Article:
Thyssenkrupp shareholder representatives have called for greater shareholder involvement in deciding the future of the steel division.
"The problem from our point of view is that the shareholders are not being asked," said thomas hechtfischer of the german association for the protection of securities holders (DSW). Hechtfischer suggested that a vote be taken at the annual general meeting before a decision is made.
From the point of view of the group’s shareholders, the background to the possible planned merger of thyssenkrupp’s steel division with its indian competitor tata is still completely unclear, hechtfischer lamented. "Basically there is nothing but the vague plan of a joint venture," he said. The economic prospects for such a merger are still unclear against the background of the current situation on the steel market. "Perhaps a blind man is joining forces with a lame man," says hechtfischer.
Even with the vote in the supervisory board, which the company expects to take place in the course of this month, the majority conditions are still open. After representatives of the employees had already signaled their united rejection of the plan, it is still uncertain whether the plan will be approved by all the representatives of the capital side. At present, the position of thyssenkrupp’s major shareholder cevian is just as unclear as the vote of the krupp foundation, which is committed to the unity of the company.
According to a report in the news magazine "spiegel", a memorandum of understanding is to be agreed at the upcoming meeting of the thyssenkrupp supervisory board. The agreement must be negotiated until the beginning of next year.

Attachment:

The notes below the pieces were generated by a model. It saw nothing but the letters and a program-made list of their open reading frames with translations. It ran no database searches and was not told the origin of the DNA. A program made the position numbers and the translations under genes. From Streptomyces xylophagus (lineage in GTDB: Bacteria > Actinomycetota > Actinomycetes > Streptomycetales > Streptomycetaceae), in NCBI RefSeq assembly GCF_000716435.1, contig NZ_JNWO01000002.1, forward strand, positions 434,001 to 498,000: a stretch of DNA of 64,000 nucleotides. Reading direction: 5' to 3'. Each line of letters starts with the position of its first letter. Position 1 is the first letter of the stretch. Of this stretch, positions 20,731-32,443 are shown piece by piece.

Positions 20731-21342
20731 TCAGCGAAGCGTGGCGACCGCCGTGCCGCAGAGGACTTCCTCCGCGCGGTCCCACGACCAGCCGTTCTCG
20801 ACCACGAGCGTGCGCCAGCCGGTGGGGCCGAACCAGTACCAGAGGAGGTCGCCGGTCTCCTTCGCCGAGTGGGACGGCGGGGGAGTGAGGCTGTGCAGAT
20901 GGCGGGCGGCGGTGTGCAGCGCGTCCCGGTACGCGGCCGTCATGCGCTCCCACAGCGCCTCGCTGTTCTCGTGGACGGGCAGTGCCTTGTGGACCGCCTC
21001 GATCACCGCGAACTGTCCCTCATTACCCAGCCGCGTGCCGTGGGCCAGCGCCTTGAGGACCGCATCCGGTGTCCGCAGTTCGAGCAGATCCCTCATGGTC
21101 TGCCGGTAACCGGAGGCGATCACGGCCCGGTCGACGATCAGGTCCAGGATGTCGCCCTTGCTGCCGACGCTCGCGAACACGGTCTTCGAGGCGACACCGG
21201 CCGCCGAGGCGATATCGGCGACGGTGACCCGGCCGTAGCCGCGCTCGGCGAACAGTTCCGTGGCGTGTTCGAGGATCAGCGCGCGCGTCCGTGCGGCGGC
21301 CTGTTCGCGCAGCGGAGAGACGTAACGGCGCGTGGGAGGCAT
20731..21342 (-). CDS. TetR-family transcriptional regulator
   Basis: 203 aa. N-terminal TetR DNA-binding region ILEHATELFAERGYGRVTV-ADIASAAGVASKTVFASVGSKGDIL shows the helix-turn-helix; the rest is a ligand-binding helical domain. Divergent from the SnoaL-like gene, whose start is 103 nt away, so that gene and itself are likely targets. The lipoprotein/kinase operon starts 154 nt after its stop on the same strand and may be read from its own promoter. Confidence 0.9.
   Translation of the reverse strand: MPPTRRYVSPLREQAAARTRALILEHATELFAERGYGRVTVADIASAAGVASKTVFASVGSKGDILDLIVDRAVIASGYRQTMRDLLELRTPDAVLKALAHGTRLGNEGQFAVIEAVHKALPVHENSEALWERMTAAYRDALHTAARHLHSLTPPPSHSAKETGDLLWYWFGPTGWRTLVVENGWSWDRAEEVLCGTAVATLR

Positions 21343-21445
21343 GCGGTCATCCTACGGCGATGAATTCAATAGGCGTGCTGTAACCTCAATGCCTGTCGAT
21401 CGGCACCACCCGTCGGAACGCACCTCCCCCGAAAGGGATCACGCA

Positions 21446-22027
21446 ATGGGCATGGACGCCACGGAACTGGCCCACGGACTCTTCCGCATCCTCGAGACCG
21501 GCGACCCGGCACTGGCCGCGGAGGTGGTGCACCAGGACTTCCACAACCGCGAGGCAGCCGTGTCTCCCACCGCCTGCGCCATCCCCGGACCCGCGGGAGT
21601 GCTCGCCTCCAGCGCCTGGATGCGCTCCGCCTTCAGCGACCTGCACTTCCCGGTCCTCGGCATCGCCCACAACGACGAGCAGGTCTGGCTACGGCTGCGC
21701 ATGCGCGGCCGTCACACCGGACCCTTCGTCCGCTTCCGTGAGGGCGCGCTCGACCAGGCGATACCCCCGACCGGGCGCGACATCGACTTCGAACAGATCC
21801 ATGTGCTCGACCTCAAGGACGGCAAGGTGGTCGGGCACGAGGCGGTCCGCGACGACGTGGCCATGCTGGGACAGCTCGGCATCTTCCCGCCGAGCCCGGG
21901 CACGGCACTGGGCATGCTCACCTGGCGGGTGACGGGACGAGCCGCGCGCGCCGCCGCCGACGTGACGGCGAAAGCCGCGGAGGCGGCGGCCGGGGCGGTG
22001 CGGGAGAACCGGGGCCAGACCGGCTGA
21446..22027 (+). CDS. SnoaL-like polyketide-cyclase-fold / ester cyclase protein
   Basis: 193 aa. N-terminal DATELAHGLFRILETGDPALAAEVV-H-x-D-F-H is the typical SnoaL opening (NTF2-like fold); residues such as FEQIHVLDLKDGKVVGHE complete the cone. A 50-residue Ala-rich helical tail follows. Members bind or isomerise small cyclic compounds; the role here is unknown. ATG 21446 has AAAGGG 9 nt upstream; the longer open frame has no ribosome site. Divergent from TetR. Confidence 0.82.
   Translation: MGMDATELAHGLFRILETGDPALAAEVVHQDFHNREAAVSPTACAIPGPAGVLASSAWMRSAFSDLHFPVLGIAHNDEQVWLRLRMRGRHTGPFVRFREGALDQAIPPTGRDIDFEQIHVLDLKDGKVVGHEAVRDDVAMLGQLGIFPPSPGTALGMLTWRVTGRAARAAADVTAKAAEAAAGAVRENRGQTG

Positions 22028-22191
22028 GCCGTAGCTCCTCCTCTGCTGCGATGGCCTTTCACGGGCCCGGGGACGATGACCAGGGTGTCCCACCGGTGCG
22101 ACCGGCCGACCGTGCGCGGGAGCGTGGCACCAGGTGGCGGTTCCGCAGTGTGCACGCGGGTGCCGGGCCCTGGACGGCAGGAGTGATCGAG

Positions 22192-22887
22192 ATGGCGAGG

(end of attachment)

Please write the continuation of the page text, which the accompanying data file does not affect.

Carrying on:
Hechtfischer said that group CEO heinrich hiesinger was currently under massive pressure to succeed. "Hiesinger needs a breakthrough." In the event of failure, the position of the former siemens manager, who started as a reorganizer at the beginning of 2011, will be "difficult".
Just a few days ago, thyssenkrupp confirmed that negotiations on a possible steel merger between the european operations of the essen-based group and its indian competitor tata were nearing completion. A spokeswoman for the group said that the team was on the "home straight.
Thyssenkrupp boss hiesinger had justified the planned merger, which had been under negotiation since last year, among other things with overcapacities on the steel market. The works council and the IG metall union, on the other hand, fear the closure of sites and massive job losses.